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January 1, 2020
Children work at their own pace in Admiral Farragut Academy’s multi-age classroom
They start the day at little tables, using little hands to do big things.
Matching letters builds early reading skills. Forming the stick person (“Mat Man”) with straight and curved shapes is visual and tactile preparation for handwriting. Making creatures out of playdough builds fine motor skills.
This is prekindergarten at Admiral Farragut Academy, where children ages 3-5 learn and play together. Such activities, says teacher Shauna McKee, are foundational blocks for kindergarten and beyond.
“These skills are like blocks on the bottom of the learning pyramid,” McKee says, gesturing toward the table activities. “Without these blocks, when we send them to kindergarten, the next (level of learning) blocks won’t have a strong foundation to build upon.”
McKee team-teaches prekindergarten with Allison Gormley. McKee is a board-certified speech-language pathologist and developmental specialist who also has taught elementary music (and still adds song to her lessons) as well as American Sign Language (ASL).Gormley also is a developmental specialist and the former Director of New Mexico’s Project Jericho Inclusion Program, for which she traveled throughout that state training preschools on developmentally appropriate practices.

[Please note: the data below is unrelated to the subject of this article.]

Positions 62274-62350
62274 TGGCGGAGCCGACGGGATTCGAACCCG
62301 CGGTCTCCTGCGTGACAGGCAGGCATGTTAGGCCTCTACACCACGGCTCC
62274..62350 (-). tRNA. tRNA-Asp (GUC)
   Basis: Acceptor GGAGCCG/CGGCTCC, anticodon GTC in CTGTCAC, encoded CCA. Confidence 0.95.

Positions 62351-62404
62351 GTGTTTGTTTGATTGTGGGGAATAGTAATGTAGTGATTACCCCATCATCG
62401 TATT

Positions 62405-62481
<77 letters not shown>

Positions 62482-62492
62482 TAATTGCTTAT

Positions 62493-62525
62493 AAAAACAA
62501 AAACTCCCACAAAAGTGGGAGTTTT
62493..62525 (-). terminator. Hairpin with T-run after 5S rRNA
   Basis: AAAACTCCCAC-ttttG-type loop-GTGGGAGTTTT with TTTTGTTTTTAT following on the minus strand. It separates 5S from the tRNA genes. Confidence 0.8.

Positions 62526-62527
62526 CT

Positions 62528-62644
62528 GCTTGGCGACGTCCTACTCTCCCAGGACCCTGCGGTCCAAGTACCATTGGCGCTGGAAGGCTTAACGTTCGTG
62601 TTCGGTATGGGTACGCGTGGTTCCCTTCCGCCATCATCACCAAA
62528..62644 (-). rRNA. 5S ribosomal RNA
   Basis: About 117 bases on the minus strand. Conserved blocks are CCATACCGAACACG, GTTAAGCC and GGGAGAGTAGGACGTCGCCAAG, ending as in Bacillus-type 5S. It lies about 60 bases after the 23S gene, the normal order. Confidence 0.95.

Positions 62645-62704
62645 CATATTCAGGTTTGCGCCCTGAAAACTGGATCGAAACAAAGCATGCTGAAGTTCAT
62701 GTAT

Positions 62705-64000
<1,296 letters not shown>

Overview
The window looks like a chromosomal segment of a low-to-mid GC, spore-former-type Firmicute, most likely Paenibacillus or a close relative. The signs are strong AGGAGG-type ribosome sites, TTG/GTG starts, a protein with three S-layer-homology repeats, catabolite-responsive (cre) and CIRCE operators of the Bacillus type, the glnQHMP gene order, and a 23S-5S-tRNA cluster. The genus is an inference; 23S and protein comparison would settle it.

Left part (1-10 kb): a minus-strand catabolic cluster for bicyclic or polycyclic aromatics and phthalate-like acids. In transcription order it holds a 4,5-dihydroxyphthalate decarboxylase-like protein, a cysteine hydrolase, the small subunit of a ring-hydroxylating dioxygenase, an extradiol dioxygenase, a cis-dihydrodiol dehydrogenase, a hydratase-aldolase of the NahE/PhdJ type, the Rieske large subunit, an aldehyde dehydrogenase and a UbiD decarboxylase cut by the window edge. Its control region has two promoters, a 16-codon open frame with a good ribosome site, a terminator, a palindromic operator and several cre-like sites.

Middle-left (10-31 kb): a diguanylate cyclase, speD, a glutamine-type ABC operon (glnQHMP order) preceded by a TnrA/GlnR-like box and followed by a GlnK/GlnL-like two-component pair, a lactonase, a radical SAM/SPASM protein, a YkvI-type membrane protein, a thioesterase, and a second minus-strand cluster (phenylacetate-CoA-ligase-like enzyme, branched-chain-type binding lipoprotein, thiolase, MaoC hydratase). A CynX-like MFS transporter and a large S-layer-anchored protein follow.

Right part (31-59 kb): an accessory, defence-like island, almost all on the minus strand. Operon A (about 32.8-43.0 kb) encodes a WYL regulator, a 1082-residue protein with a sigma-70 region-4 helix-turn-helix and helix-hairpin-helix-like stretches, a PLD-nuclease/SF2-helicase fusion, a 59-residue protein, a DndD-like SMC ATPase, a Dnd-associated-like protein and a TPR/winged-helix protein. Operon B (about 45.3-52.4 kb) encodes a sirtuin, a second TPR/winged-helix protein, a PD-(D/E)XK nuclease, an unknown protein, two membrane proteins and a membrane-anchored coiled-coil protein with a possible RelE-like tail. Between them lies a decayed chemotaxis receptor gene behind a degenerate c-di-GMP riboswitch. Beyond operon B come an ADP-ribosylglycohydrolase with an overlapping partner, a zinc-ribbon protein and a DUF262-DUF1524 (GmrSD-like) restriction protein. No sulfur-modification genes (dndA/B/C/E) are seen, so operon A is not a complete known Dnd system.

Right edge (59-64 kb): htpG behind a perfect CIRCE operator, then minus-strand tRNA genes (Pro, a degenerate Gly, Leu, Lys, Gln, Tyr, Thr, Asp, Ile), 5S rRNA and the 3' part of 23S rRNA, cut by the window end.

Today, Farragut is among the area’s finest prekindergarten programs. In 2019, Farragut won the People’s Choice Best of the Bay for best private school for preschool and grade school.
The multi-age classroom has many advantages:
Beyond the traditional Pre-K curriculum that encompasses literacy, math, science and social studies, the children also learn ASL (McKee is fluent) and Spanish. Each day also includes music and movement as well as a rotation of enrichment programs such as art, physical education, music and library.
When it’s time to go outside, the prekindergartners have a dedicated, shaded space. Their private area includes padded tiles, a sandbox, playhouse, large hopscotch, picnic tables and other toys.
Throughout the day, McKee and Gormley offer guidance and encouragement. When a child figures something out, one of them may say: “Kiss your brain.”
Kiss your brain? Marcos, 4, explains with a demonstration. He loudly kisses the palm of his hand, firmly sets his palm on his head, and says with a smile: “It means I do something great.”